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Funds Must Prove Value to Investors

VIDEO: Andy Pettit, Morningstar's director of policy research, explains new rules which require funds to determine whether they are providing value to investors

Holly Black 30 September, 2019 | 10:03AM

 

 

Holly Black: Welcome to the Morningstar series, "Ask the Expert." I'm Holly Black. With me is Andy Pettit. He's Director of Policy Research at Morningstar. Hello.

Andy Pettit: Hello, Holly.

Black: So, you're here because today a new piece of regulation is coming in. And it means funds have to report in a different way. They have to prove they're providing value of money for investors. What's happening?

Pettit: So, this is the latest in a series of steps that the regulator, the FCA, have imposed on the industry. And you can trace them back three years or so to a market study that it conducted amid concerns that asset managers were not competing very much on price and that they were making high profits. So, as I say, a series of steps. Previous ones have included giving managers license to switch investors from one share class to another if it's in their best interests, and providing more information about benchmarks, why they use them, and if they don't use them, to explain to investors how they are able to compare the performance of their fund.

Black: And so, what is the new thing that's happening today?

Pettit: So, two things. Firstly, the Board of every fund company is going to have to have at least a quarter of their board members and a minimum of two be independent directors. So, to bring some external perspective and a different perspective on looking at their range of funds. And then, secondly, the Board are going to be responsible for ensuring that a detailed assessment of value that each of their funds have provided to their investors each year and then to present a summary of that to investors.

Black: And how do you show value in an investment fund?

Pettit: So, I think there's a couple of things. One is to look at what the fund is set out to do, and how successful it's been at that looking at things in terms of performance, the costs, quality of service. And also, I think one of the most interesting aspects is to explain the differences between the different share classes. So, as an investor, are you in the optimum share class for your situation.

Black: But is any fund going to put out a report saying, sorry, we haven't provided good value?

Pettit: That will be the interesting thing. So, the FCA has been very nonprescriptive about how these things are reported. But I think the industry are very conscious that they will be looked at very closely. And in some cases, it's natural. Not every fund will always be exceptional. Their investment style might not have been the right style for that particular period. So, yeah. So, I think the FCA and investors will be looking closely at what they're being told and how clear that is.

Black: And could this put more downward pressure on fees?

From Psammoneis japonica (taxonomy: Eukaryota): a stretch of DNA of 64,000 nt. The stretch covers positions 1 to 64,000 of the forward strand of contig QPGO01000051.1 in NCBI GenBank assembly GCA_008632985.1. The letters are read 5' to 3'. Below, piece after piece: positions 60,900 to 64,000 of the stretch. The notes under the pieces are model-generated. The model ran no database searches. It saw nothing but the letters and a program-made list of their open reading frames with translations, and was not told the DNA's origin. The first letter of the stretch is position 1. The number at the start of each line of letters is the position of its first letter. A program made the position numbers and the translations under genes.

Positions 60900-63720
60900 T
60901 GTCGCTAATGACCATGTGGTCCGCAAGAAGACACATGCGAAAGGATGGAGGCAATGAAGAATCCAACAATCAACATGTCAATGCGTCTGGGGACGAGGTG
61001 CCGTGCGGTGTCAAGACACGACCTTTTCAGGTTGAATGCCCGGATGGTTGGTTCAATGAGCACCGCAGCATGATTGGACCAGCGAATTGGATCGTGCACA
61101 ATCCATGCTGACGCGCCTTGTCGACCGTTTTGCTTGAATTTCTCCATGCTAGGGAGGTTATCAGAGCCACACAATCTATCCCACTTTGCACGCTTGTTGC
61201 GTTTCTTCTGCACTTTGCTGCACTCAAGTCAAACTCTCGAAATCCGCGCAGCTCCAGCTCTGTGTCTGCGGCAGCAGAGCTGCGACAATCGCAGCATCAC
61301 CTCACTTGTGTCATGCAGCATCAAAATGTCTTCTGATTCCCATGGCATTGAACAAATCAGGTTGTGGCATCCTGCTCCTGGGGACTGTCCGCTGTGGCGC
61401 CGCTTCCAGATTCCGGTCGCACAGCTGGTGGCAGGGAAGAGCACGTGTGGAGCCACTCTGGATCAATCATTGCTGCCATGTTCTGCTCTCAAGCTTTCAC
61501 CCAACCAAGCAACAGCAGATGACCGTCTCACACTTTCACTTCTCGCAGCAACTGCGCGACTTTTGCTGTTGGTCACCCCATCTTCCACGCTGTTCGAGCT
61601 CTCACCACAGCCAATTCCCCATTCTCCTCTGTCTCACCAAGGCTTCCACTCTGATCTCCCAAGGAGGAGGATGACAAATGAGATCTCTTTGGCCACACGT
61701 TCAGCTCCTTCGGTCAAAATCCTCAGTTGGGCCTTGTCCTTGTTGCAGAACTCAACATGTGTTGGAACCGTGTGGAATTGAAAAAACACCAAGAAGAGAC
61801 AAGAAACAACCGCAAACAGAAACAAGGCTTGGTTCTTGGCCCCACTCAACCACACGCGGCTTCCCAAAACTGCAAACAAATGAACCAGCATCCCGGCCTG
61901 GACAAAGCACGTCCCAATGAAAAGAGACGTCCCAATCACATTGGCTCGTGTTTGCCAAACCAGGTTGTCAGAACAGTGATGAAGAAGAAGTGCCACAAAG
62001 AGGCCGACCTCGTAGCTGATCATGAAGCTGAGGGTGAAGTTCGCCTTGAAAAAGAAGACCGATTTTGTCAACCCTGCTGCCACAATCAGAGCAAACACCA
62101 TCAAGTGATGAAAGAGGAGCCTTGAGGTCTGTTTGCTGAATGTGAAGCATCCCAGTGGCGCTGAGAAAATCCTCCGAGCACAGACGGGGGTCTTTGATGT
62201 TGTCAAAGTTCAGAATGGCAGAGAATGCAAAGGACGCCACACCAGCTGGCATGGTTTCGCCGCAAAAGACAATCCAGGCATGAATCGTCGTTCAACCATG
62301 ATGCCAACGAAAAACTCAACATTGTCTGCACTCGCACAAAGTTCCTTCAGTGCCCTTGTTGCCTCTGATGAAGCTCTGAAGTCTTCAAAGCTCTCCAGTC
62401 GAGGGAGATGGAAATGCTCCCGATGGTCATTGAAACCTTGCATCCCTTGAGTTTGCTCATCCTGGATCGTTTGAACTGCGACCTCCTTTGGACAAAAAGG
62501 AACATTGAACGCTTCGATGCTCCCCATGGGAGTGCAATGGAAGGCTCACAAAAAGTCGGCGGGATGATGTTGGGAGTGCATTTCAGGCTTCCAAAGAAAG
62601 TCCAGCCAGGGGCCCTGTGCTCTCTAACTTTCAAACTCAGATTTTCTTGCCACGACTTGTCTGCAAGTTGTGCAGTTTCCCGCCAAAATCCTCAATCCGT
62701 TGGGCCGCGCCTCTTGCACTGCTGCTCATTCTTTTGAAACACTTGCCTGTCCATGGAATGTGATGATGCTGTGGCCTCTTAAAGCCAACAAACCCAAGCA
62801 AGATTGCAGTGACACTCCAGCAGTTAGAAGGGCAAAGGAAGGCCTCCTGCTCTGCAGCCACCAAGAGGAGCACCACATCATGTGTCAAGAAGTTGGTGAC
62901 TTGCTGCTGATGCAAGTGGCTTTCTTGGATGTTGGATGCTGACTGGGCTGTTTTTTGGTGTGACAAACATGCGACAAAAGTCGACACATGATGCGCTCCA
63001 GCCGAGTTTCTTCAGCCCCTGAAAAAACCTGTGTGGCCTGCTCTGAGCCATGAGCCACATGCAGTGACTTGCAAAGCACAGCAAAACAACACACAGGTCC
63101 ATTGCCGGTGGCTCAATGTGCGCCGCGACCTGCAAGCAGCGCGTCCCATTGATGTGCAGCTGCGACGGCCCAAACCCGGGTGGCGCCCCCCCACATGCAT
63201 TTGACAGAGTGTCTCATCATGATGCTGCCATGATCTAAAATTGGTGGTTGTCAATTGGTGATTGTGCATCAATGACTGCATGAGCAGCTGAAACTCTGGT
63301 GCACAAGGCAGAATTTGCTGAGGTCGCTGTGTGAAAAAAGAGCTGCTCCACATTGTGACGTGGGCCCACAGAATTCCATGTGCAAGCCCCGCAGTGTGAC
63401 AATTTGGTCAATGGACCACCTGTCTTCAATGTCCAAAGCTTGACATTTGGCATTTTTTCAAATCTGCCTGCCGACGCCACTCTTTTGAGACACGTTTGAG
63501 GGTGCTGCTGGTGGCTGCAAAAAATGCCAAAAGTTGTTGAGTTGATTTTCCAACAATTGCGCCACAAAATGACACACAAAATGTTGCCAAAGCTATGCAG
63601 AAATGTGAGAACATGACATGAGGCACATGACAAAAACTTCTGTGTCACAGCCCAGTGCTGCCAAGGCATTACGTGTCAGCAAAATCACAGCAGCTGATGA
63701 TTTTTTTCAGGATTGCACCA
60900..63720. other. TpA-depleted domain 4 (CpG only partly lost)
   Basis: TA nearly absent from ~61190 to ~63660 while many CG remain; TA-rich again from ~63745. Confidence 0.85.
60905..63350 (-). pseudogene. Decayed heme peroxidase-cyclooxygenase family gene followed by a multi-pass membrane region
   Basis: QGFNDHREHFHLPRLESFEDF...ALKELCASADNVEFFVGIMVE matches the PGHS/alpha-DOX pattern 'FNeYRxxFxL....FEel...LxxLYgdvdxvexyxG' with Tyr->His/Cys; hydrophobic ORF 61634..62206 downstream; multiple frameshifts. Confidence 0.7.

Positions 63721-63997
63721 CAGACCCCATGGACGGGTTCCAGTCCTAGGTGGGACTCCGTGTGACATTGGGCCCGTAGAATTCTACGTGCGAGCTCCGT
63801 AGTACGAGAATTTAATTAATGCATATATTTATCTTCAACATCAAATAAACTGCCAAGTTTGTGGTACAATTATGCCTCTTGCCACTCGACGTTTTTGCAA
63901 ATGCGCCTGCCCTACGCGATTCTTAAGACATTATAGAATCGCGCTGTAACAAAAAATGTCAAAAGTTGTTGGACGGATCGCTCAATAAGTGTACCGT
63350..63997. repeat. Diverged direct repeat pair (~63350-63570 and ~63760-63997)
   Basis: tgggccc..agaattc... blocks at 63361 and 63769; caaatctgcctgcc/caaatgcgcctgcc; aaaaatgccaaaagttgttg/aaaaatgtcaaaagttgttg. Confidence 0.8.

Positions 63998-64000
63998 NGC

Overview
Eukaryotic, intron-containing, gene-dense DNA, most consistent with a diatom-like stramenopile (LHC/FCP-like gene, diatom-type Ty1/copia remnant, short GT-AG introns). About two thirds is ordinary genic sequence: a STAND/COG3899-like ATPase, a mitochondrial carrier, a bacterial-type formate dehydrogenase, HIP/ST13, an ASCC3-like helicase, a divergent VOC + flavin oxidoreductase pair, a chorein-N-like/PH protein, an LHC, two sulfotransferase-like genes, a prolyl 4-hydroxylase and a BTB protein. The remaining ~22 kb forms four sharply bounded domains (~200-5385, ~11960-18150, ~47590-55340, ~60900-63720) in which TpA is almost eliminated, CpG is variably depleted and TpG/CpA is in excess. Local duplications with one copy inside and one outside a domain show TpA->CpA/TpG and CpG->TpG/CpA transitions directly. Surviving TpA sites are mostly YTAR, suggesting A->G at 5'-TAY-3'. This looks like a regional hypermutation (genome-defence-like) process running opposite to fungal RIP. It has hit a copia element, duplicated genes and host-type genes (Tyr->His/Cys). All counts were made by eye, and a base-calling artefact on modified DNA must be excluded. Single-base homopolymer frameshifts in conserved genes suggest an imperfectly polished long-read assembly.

Pettit: Definitely. I think we've already seen some positive change. So, things like the Virgin Index Tracker, which has historically been a very high charging fund, reduced its fees earlier in the year. M&G have introduced a new charging structure that in part sees fees decline as the assets grow. So, both positive steps.

Black: And when will we see the first of these reports?

Pettit: So, they have to be put out within four months of each fund's accounting year end. So, around the end of January is when we expect to see the first ones.

Black: I wouldn't want to be the first one reporting.

Pettit: No, I think there's good and bad. So, with the nonprescriptive approach, it, kind of, opens up the field to be a bit competitive and to set best practice. So, I think we'll be looking very closely and eagerly awaiting those first reports.

Black: And other any other changes to come? Or is this the end of that?

Pettit: These are the last of that sequence of changes. Yeah.

Black: So, overall, what does this mean for investors?

Pettit: I think one of the best things about it is that it forces asset managers to look at their fund range from the eyes of their investors, and then to report back how they've done it in that context.

Black: Well, super. Thank you so much for your time.

Pettit: Pleasure. Thank you.

Black: And thanks for joining us.

The information contained within is for educational and informational purposes ONLY. It is not intended nor should it be considered an invitation or inducement to buy or sell a security or securities noted within nor should it be viewed as a communication intended to persuade or incite you to buy or sell security or securities noted within. Any commentary provided is the opinion of the author and should not be considered a personalised recommendation. The information contained within should not be a person's sole basis for making an investment decision. Please contact your financial professional before making an investment decision.

About Author

Holly Black  is Senior Editor, Morningstar.co.uk

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